How Toxic Stress Derails the Developing Brain

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How Toxic Stress Derails the Developing Brain

Scientists are discovering the physiologic connections between adversity, stress and academic performance. Children living in poverty are particularly at risk. They often endure toxic stress from adverse experiences, such as exposure to violence, abuse, neglect, loss of a loved on . … READ MORE

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Dyspraxia – the Little Known Learning Difference

Peter Ormerod argues that parents shouldn't force their children to write thank-you cards -- it's an exercise in insincerity, he says, and there are better ways to promote gratitude.

Although dyspraxia is fairly common, most people have never heard of the condition. Children with dyspraxia may have difficulty performing physical tasks such as speaking, jumping or gripping a pencil. Dyspraxia may also affect a child’s social skills, and kids with dyspraxia may act immaturely even though they usually have average or above average intelligence.

What is Dyspraxia?

Dyspraxia affects co-ordination, spatial awareness and sensory perception. It is part of an umbrella of conditions known as specific learning differences which are defined as exceptional variations in a person’s ability, as well as problems with concentration and short-term memory. Dyspraxia affects between 2% and 6% of the population, meaning there’s likely to be at least one person with the condition in every school class or workplace. Around 70% of those affected are male.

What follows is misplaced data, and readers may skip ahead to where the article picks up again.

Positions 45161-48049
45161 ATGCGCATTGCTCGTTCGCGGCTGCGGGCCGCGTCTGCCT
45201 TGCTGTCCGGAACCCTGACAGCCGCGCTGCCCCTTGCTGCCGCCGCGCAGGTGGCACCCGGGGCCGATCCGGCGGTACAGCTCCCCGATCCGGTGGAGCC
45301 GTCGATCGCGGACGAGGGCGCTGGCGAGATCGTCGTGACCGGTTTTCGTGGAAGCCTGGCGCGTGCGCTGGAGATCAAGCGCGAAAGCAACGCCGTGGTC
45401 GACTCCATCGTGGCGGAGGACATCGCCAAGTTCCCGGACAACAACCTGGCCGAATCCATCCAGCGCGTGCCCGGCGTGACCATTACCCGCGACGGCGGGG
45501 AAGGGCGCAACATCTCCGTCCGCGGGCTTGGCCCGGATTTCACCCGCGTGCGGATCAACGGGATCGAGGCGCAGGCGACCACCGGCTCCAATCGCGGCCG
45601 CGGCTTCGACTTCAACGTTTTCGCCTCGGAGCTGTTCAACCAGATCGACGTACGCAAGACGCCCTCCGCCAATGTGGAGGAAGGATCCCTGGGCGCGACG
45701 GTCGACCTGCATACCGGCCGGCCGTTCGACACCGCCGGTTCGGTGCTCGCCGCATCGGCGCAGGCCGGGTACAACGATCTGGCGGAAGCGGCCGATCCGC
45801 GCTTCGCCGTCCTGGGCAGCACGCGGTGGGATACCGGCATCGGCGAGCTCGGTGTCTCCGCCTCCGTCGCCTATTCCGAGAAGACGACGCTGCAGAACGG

Researchers believe that the condition may have a genetic component. Current research suggests that it is due to an immaturity of neuron development in the brain rather than to brain damage. This interferes in some way with the messages that the brain sends to the body, though the exact mechanism is not known. It usually occurs in children who have had a difficult birth–either being born prematurely or with low birth weight. It can be accompanied by other learning disorders such as dyslexia or ADHD.

Dyspraxia can affect children in a variety of ways:

  • Communication – Children may have difficulty pronouncing words
  • Emotional / behavioral skills – Children with the disorder may have difficult in social situations and can become easily frustrated and overwhelmed.
  • Academics – School work can be difficult for kids who have trouble with the physical process of writing
  • Life skills – e.g., performing routine tasks like brushing teeth or buttoning a shirt

Warning Signs & Treatment